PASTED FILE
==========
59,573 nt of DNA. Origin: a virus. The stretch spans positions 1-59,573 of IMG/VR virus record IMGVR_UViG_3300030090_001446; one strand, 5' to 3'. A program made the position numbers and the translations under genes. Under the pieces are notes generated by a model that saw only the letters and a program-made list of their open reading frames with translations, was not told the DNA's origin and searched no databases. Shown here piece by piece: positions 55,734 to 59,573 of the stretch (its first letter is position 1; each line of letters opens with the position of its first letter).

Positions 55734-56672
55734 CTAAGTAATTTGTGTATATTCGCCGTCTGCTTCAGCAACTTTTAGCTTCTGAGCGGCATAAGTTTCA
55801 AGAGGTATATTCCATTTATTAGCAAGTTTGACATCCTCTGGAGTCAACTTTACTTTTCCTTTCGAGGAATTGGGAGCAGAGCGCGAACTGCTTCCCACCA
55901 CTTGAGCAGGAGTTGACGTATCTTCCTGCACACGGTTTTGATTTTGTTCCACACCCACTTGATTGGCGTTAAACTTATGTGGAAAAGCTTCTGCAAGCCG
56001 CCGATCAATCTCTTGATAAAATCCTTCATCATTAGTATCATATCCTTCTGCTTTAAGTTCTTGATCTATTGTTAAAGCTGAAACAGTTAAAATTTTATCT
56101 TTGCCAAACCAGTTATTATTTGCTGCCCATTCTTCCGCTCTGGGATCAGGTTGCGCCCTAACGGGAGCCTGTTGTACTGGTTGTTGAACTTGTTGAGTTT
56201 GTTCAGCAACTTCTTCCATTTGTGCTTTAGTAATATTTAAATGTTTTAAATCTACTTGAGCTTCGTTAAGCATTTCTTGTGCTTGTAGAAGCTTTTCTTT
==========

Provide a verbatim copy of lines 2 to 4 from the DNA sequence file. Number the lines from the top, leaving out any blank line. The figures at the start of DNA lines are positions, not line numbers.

Positions 55734-56672
55734 CTAAGTAATTTGTGTATATTCGCCGTCTGCTTCAGCAACTTTTAGCTTCTGAGCGGCATAAGTTTCA
55801 AGAGGTATATTCCATTTATTAGCAAGTTTGACATCCTCTGGAGTCAACTTTACTTTTCCTTTCGAGGAATTGGGAGCAGAGCGCGAACTGCTTCCCACCA